Should’ve Been a Cow(Girl)
Channeling my inner rodeo star
By Elyse Notarianni

“Wait, this is the song you always talk about. How on earth is this a real song,” said Klein when one of my favorite Kenny Chesney songs started playing through my car speakers.

When I tell people that I like country music, I usually describe it as mullet-on-the-album-cover, “She Thinks My Tractor’s Sexy,” 90s to early 2000s country. You know, back when the Dixie Chicks weren’t just The Chicks and Toby Keith was singing “Beer For My Horses” with Willie Nelson. Turns out the song title “She Thinks My Tractor’s Sexy” is too good to make up, because Klein was genuinely in awe that it was A. real and that B. anyone – especially me – would know every word.

Usually, I don’t go all-out country with other people in the car, but we were on our way to Rockin’ J Ranch in Egg Harbor to film an episode of “It’s a South Jersey Summer,” and it just felt appropriate. Klein’s reaction to me wasn’t uncommon – I’m someone who overdresses for every occasion, whose nails are always perfectly painted and who doesn’t seem like the type to be found anywhere past the suburbs. But this was the music I grew up with. (The song actually came off my Spotify playlist called, “Your Dad’s Tractor Playlist.”)

Growing up, my family had a little white 4-stall barn at our suburban house in Clarks Summit, PA and a 120-acre farm about 15 minutes away in Factoryville. Seriously, that’s the real name. We lived next to the high school, and sometimes my older sisters would have to run out of field hockey practice to grab the horse that broke out and was now running through football practice. A few other times, the police knocked on our front door at 3 am holding a 2-year-old gelding named Murphy who had a tricky habit of breaking out of the barn every chance he got.

We must have owned dozens of horses throughout my childhood. We had 11 one summer alone, and every Mother’s Day, my dad came home from the auction with a new horse that my mom did not ask for and definitely didn’t want.

So showing up to the ranch with Klein, the sights and smells were more than familiar, even comforting. But the hard part was, I hadn’t been on a horse in years.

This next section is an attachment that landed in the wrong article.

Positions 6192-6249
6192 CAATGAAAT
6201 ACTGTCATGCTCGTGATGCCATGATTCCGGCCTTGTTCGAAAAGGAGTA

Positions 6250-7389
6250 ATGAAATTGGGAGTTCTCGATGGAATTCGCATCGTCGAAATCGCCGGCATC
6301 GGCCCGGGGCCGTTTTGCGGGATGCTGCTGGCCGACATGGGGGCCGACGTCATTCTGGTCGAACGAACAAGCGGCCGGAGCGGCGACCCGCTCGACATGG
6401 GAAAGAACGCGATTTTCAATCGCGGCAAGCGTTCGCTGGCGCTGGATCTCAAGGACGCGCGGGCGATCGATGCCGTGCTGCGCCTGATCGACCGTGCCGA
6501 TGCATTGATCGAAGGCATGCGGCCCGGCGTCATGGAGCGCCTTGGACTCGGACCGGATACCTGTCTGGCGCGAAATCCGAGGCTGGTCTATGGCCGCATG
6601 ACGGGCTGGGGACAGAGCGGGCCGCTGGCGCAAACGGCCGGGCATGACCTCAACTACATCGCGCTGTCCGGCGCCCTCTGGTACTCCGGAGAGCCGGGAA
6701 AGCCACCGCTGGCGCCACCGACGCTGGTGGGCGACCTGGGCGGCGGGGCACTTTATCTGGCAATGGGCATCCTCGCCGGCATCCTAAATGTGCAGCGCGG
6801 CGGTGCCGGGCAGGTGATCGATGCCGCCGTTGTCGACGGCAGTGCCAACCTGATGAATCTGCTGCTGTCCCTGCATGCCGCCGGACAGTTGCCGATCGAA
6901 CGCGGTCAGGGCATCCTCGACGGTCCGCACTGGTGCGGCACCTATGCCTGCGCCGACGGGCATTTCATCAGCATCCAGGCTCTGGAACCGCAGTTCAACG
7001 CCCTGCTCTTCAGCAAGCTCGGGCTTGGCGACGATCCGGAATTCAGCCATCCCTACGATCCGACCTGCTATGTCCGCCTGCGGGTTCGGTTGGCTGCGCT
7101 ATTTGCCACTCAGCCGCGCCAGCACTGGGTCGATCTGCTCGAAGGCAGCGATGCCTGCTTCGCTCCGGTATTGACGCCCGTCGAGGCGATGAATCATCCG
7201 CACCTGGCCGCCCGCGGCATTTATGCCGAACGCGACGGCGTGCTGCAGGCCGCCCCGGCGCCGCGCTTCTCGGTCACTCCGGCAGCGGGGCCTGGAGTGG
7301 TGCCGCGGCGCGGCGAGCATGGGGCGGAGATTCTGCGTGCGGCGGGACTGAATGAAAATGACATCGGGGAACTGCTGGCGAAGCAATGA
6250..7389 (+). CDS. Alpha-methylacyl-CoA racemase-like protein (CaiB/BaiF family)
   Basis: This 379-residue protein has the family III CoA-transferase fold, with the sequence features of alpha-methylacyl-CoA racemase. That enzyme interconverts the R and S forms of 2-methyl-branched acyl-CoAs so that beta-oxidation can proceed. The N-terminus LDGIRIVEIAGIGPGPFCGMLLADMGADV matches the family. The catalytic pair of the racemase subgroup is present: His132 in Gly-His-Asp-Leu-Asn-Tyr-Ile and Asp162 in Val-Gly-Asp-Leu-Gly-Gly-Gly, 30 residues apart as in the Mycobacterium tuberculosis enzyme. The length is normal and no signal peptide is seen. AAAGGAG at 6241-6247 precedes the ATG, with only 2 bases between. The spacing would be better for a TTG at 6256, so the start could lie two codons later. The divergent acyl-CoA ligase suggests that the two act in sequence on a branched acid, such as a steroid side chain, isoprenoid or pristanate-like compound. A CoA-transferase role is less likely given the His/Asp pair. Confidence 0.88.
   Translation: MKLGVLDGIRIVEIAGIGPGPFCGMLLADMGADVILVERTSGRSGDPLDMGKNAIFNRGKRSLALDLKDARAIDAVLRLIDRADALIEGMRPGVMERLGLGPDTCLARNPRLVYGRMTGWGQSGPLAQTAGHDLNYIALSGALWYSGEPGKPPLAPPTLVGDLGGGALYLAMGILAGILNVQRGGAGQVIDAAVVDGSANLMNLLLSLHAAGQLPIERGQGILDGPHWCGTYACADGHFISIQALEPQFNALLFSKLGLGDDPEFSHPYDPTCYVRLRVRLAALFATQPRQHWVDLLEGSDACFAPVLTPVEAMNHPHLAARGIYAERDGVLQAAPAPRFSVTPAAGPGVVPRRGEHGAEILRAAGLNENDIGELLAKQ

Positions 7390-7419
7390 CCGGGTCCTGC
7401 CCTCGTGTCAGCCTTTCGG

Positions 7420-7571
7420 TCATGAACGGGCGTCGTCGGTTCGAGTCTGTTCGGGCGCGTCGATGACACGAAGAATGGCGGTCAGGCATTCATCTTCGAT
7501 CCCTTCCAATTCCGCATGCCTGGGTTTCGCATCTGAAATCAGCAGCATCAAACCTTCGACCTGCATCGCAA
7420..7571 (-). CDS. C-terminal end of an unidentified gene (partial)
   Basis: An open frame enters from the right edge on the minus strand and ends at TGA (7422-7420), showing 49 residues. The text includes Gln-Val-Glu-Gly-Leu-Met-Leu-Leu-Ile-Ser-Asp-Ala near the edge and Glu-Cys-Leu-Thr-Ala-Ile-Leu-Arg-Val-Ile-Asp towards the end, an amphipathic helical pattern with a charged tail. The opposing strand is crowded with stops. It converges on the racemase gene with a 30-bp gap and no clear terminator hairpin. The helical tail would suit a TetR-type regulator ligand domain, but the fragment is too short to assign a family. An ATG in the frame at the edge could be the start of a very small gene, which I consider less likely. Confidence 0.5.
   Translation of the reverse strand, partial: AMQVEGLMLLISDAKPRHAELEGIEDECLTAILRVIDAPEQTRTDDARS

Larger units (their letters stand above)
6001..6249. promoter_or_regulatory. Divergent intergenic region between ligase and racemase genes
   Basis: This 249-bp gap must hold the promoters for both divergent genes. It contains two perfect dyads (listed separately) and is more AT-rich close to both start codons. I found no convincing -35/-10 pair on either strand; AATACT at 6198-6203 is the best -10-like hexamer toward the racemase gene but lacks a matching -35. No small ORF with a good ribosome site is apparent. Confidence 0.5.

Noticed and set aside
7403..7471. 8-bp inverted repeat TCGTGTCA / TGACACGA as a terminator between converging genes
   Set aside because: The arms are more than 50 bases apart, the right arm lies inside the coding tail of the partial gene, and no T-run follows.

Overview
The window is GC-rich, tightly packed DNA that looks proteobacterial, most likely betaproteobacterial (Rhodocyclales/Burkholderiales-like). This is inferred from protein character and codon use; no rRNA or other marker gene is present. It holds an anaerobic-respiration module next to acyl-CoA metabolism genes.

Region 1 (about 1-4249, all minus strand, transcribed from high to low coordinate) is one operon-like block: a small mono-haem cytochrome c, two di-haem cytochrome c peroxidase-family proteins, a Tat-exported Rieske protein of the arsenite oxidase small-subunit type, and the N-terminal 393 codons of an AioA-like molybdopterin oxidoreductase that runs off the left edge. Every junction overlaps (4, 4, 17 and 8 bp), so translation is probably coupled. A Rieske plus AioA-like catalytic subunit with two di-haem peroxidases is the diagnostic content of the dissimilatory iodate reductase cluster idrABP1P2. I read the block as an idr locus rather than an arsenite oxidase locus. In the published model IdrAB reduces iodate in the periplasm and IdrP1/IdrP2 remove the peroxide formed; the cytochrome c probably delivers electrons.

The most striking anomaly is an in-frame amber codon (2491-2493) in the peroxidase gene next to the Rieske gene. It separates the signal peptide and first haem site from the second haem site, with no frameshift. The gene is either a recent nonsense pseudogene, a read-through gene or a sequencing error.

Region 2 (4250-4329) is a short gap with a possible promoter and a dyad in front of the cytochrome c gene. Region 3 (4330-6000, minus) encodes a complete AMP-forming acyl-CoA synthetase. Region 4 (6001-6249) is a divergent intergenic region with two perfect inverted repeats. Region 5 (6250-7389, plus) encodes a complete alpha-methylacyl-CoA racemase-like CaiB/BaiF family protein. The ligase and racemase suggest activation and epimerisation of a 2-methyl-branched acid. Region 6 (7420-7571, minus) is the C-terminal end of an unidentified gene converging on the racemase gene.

My dad used to compete in a Western style of riding called Reining, which is a type of performance riding where he does really cool tricks like sliding down the arena or spinning in circles. I thought he was the coolest, but he was once beaten by an 11-year-old at the county fair, so my memory might be a bit off. I rode English with my sisters, but an annoyingly strict riding instructor and a nasty fall off the biggest horse in the barn had me hanging up my boots by the end of middle school. But recently, I’ve started thinking about getting back into it. We had sold our farm and the last of the horses by the time I went to college, so the video series was a great excuse to try again.

I don’t think Klein had much experience riding horses, but she’s the kind of person who’s enthusiastically down for anything, which is 99% of the reason why these videos are so much fun. We also recruited Claire, one of my triplet sisters, to take a break from her regularly scheduled accounting job and come help us film. (My other triplet, Paige, was offended that she didn’t get the invite.)

Rockin’ J Ranch had been open for about 6 months when we pulled up in August. Right after their wedding, a young couple from Texas bought the land sight-unseen, packed their horses in a trailer and started putting up fences, buildings and pastures by hand. And I mean a young couple – Morgan and Brian Johnson are just 23 and 24 years old. Do you know what I was doing at 23? Nevermind. They give lessons on riding, reigning, barrel racing, goat tying – all things rodeo, and it sounded awesome to me.

We started off on a trail ride through their 20-acre ranch, right by the cows and into the woods. I was riding my buddy Cash. Klein had a Palomino named Elvis, and Claire was behind us with slow-moving Rucker, who liked to just wander at his own pace. I thought I’d be nervous, but Cash was sweet, and I was much more comfortable than I expected after more than 10 years out of the saddle.

Then we went into the arena to “barrel race,” which I say in extreme quotation marks because, having absolutely no skills, we couldn’t do anything more than walk around the barrels. Our instructor, Abby, showed us what it should look like, which was much more impressive knowing she’s just 14 years old. (And she’s already way, way cooler than I am at 25. It’s an ego blow for sure.)

Klein and I stuck around to watch the rodeo that night, and we saw what “our” horses could really do. It was incredible to see the people we met earlier that day riding full-speed through the barrels looking like actual rodeo stars. There was one 11-year-old girl riding Klein’s horse, and while she was running the barrels, you’d hear her saying, “Good boy, Elvis. I love you, Elvis. You’re the best, Elvis.” I couldn’t help myself from finding her mom to tell her how cute her daughter is. (Her mom totally agreed.)

I wish I felt that way when I was younger – just totally comfortable and confident, out there to have fun and nothing else. But maybe I can get that way as an adult. My dad didn’t start riding until he was in his 30s. But the one thing we’d probably have in common: if I do learn to show Western, I bet an 11-year-old would beat me too.


Watch Elyse & Klein on the ranch at SJ Magazine’s Facebook page.

October 2021
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